The eviction of protesters from New York’s Zuccotti Park last November has done little to diminish the significance of occupation as a mode of political action. Looking back on last year’s many encampments—and their disruptions of urban space—Artforum invited sociologist Saskia Sassen to discuss the relationship of occupation to notions of territory and power, while artist Hans Haacke, whose own work has famously made visible the hidden economies and spatial politics of art, presents a selection of photographs he took at Occupy Wall Street this past fall.

    OCCUPYING IS NOT THE SAME as

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  • Christopher D’Arcangelo

    In an attempt to find alternatives to “curatorial control” I am making the following proposal to you the reader:

    A. You will find that the following page of this journal has been left blank. That page is yours.

    B. You can remove that page from this journal and do anything you want on it.

    C. You can then install the page anyplace in the viewing space of LAICA, at any time and in anyway you want.

    I am aware of the fact that this proposal is a product of “curatorial control.” In any case it is my hope that, through these kinds of activities from inside and outside the art world, we may find alternatives

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  • right-wing masculinity

    AS THE PRIMARIES APPROACH, there has been much outrage (and even more amusement) over the mincing, glide-walking, and supersibilant Dr. Marcus Bachmann, spouse and dance partner of Tea Party Republican presidential candidate Michele Bachmann. Doc Bachmann is a therapist whose counseling practice, Bachmann & Associates, is known for its techniques of praying away the gay, transforming miserable homosexuals into blissful Christian heterosexuals. The funny thing is that Bachmann is, in the words of Jon Stewart, “an Izod shirt away from being the gay character on Modern Family.”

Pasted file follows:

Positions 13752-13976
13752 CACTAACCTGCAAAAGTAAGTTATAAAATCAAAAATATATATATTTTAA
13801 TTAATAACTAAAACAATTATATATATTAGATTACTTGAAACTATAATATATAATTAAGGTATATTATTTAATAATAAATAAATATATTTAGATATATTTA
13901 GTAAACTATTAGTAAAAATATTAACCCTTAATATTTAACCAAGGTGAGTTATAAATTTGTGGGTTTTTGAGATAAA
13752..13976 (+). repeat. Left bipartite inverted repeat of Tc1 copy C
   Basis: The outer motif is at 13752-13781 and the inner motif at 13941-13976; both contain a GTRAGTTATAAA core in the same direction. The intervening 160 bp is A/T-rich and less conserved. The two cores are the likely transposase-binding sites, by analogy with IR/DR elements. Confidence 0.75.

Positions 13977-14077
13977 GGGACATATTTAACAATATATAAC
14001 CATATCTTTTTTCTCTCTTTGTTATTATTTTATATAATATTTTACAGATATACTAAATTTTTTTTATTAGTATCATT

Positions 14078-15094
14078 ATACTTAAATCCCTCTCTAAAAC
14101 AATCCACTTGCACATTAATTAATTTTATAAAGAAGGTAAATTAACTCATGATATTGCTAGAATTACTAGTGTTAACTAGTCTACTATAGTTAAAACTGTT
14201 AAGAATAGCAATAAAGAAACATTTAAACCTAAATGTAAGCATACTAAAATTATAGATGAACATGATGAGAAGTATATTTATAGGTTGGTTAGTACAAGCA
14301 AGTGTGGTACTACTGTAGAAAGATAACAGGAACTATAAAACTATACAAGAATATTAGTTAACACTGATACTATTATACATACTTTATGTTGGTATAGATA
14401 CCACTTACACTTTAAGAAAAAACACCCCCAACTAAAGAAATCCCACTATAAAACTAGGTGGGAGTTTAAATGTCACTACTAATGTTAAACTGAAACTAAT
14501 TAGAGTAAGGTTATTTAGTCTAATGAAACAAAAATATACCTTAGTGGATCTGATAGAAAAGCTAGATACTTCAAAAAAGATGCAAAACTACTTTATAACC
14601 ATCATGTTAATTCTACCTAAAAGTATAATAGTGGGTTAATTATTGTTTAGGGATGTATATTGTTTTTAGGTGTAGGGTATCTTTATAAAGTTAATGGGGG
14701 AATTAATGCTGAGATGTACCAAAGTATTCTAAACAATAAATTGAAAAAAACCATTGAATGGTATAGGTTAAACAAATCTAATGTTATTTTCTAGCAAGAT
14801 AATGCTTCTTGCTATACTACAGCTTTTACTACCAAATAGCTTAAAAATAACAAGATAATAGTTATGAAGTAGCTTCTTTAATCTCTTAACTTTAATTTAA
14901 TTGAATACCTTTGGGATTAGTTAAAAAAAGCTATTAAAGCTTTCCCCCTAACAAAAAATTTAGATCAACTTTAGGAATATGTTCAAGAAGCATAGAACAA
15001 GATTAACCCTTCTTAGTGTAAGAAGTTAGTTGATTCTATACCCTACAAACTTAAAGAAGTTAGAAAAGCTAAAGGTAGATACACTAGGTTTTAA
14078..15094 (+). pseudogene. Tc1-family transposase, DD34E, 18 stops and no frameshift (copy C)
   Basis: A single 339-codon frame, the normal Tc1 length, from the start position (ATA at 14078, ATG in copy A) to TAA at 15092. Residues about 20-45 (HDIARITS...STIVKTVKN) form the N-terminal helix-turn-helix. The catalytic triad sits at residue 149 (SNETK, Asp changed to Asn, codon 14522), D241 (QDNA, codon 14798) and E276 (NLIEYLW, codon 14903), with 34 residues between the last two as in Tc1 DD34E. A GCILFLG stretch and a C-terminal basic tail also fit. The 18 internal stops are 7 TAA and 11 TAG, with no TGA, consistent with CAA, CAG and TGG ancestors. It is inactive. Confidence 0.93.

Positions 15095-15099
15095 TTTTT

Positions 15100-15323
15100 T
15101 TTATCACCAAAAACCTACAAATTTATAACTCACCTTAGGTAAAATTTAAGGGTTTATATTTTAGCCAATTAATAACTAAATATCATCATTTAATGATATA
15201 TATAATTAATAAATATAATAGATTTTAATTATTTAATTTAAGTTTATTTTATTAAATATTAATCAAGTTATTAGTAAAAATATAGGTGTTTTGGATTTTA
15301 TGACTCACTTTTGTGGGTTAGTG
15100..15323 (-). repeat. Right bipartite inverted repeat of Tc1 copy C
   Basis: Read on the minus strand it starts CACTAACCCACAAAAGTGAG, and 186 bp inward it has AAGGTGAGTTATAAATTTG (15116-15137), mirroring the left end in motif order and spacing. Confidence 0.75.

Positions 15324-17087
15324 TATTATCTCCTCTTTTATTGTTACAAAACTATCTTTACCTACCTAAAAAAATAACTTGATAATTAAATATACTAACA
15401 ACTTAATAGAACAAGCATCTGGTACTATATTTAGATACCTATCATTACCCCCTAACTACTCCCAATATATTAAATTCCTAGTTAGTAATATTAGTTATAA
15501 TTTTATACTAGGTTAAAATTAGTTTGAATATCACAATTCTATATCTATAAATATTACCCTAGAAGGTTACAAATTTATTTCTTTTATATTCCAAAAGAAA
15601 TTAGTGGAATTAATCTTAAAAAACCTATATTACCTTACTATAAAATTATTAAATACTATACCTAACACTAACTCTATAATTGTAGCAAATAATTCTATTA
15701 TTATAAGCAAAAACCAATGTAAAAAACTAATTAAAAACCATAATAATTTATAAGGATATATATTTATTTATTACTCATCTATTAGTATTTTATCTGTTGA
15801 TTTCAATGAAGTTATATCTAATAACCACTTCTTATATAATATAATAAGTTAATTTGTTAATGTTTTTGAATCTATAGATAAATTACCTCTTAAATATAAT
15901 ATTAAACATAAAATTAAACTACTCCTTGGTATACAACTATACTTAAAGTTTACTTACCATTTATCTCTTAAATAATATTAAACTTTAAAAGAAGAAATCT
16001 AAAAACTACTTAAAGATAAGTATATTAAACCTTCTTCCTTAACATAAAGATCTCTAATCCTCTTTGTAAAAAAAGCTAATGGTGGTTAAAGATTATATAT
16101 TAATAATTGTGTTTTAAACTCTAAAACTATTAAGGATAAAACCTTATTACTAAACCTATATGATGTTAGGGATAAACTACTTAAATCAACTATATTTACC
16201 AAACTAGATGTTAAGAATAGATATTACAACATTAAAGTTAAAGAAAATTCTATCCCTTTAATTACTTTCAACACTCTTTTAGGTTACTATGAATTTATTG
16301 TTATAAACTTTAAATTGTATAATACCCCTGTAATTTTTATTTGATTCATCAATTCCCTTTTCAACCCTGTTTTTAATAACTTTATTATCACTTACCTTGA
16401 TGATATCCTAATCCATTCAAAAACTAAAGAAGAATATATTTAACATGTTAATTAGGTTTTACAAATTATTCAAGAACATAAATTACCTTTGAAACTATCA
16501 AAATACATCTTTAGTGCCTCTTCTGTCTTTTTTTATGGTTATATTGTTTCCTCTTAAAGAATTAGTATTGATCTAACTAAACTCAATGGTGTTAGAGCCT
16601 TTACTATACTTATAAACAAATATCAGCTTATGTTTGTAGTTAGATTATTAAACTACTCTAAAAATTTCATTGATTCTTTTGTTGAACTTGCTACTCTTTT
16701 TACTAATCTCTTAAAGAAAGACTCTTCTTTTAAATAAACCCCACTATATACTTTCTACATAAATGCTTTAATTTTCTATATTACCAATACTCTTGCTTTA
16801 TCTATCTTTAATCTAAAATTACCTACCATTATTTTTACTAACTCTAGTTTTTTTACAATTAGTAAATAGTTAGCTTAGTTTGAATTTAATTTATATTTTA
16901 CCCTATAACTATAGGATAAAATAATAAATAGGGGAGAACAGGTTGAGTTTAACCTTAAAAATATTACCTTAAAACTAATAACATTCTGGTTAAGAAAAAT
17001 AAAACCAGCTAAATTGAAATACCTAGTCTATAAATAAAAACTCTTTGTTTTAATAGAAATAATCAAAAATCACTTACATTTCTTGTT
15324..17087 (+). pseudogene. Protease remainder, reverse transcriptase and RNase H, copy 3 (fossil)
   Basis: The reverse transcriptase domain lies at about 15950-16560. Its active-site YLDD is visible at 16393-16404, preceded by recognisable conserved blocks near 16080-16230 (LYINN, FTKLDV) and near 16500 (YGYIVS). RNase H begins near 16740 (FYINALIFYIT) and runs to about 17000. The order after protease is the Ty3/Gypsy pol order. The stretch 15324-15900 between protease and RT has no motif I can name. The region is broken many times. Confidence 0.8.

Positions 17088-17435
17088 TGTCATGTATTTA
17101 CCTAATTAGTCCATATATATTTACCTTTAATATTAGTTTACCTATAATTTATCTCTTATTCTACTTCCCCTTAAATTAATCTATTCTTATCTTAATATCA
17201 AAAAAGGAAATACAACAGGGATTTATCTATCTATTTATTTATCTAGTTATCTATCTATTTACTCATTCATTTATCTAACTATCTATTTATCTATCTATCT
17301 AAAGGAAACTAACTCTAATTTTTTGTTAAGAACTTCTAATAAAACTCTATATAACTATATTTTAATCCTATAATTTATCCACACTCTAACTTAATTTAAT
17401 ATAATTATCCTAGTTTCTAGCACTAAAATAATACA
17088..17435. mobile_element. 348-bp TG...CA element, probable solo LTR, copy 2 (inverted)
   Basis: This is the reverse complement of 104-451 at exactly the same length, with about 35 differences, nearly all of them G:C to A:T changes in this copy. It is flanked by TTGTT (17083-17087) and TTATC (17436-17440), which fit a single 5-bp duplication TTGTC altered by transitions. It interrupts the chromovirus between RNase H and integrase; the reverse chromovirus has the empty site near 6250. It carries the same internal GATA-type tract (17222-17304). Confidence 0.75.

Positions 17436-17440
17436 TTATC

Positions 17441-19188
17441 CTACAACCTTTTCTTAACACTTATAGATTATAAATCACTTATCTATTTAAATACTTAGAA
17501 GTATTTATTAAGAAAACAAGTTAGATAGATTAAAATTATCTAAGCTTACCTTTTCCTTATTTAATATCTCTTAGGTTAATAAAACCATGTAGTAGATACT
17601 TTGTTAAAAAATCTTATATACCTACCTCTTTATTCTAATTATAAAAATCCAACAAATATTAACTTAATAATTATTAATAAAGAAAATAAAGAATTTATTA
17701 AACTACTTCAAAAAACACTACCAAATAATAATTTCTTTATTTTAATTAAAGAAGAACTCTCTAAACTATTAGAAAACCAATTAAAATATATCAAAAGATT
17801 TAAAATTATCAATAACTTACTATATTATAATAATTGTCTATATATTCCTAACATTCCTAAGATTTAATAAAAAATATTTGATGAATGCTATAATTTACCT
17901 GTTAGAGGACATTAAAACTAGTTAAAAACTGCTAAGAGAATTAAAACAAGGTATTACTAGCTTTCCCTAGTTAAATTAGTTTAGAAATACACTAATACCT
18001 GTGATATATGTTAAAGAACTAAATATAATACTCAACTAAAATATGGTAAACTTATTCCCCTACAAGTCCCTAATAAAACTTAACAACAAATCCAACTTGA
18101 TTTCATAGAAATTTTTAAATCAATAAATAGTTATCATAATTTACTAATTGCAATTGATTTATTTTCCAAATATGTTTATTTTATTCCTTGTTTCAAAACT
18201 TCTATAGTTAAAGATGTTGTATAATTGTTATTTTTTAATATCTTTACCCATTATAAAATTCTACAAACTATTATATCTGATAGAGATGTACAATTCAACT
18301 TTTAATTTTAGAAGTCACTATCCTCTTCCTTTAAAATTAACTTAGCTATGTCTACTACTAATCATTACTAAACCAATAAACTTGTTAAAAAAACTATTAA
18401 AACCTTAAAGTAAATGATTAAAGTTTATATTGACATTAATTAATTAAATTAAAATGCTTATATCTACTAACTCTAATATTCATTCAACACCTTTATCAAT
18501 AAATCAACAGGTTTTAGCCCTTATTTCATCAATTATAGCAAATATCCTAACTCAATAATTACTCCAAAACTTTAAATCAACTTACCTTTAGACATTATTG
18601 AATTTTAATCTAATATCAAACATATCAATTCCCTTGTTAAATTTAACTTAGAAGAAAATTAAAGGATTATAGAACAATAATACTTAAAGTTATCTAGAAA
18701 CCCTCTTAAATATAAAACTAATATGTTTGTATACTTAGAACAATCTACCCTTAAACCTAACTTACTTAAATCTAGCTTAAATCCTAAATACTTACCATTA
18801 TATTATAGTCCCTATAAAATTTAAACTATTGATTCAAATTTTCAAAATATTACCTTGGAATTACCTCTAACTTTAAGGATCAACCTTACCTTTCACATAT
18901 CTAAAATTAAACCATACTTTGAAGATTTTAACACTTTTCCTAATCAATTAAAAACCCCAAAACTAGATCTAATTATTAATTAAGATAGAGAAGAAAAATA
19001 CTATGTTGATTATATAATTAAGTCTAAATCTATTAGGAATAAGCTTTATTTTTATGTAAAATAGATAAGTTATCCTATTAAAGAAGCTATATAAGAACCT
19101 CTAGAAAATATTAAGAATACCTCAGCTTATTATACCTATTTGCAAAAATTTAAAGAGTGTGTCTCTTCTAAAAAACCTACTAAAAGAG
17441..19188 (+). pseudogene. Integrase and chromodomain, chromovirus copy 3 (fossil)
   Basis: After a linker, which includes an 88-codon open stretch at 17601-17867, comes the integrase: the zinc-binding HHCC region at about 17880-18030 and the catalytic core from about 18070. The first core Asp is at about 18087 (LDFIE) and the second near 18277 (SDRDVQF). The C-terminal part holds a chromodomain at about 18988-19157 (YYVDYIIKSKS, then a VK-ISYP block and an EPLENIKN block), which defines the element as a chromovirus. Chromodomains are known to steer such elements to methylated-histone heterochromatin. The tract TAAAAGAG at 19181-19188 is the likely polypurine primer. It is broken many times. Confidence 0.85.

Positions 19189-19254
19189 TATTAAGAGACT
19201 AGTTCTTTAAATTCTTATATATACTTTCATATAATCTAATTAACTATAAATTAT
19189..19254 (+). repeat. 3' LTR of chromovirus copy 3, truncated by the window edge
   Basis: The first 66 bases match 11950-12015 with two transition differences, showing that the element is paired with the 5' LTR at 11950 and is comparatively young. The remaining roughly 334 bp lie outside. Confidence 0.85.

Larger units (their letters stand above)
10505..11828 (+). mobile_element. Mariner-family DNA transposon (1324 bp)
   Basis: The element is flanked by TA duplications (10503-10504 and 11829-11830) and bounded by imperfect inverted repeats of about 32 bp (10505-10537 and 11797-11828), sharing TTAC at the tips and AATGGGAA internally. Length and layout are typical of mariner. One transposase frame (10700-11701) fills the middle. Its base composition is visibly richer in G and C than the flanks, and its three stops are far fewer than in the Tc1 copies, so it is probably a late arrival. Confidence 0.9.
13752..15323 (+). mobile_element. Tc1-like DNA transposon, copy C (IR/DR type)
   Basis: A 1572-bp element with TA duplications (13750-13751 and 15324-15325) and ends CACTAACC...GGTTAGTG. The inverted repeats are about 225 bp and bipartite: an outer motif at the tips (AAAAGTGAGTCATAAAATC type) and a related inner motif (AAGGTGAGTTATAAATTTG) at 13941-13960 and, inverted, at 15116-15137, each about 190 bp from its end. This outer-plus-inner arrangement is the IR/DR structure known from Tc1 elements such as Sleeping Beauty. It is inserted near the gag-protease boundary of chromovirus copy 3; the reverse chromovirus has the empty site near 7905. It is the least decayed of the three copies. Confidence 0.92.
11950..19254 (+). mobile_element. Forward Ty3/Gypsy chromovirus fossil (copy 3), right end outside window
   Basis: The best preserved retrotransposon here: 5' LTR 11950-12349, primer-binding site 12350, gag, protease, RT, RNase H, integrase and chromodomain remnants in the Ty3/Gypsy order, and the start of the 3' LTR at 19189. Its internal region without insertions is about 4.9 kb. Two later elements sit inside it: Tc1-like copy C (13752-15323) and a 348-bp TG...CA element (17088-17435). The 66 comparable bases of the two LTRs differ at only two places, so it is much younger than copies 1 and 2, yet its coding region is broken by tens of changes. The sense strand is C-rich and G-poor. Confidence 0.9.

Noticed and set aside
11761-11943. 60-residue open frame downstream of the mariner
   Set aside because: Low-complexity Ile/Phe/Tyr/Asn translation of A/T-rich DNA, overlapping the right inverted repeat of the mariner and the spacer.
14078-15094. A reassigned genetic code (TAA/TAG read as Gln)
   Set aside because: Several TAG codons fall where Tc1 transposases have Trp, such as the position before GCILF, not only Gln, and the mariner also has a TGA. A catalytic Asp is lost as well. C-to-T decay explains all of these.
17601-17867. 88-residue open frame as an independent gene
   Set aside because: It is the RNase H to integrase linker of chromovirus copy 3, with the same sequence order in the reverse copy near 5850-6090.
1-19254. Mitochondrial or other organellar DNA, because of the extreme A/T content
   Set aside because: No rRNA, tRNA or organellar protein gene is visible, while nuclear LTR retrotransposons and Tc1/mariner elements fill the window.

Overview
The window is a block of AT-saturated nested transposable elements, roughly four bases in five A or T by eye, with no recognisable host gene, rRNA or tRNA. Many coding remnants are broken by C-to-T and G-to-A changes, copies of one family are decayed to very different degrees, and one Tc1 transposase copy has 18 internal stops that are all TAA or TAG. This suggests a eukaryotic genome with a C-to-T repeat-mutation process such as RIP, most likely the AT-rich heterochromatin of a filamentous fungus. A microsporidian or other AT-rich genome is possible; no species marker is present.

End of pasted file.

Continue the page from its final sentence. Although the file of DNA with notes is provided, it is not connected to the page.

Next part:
Andrew Sullivan noted

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  • “Atlas—How to Carry the World on One’s Back?”

    LONG FABLED as the father of iconology—indeed, of modern art history—Aby Warburg has of late assumed the role of its crazy uncle. In contradistinction to the plodding, fact-finding, tamed iconography that followed in his wake in the early twentieth century, in recent years Warburg has been revalorized as advancing a radical anachronism, discontinuity, and antipositivist turn in the understanding of images and objects. A leading figure in this revival is Georges Didi-Huberman, who in 2002 published a major study of the visionary German art historian and is a curator of one of the past

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  • Nicolás Guagnini’s The Panel Discussion, the Tennis Match, and a Bodegón

    NICOLÁS GUAGNINI’S The Panel Discussion, the Tennis Match, and a Bodegón, 2011, centers on a long plywood table that holds two groups of miniature wooden figures, one at either end. The back row, commissioned from a professional caricature wood-carver, represents a panel discussion that, according to the press release, features “an American publisher and art dealer, . . . a well known German artist, . . . and a well known German professor of Art History,” who are flanked by a facsimile catalogue from the Nazis’ 1937 “Entartete Kunst” (Degenerate Art) show propped on a miniature easel. It takes

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  • Jack Smith’s posthumous career

    AMONG THE MANY EVOCATIVE ELEMENTS to be found in “Thanks for Explaining Me,” the recent exhibition at Gladstone Gallery in New York devoted to the work of Jack Smith (1932–1989), was the unmistakable sound of the artist’s voice, at once somnolent and hysterical. Even before one had fully entered the show, Smith could be heard loudly complaining about art-world corruption.

    Smith was famous long ago for his scandalous 1963 film Flaming Creatures, and like an insanely protective parent, he took steps to ensure that none of his subsequent work would ever leave the nest. Thus, as positioned by curator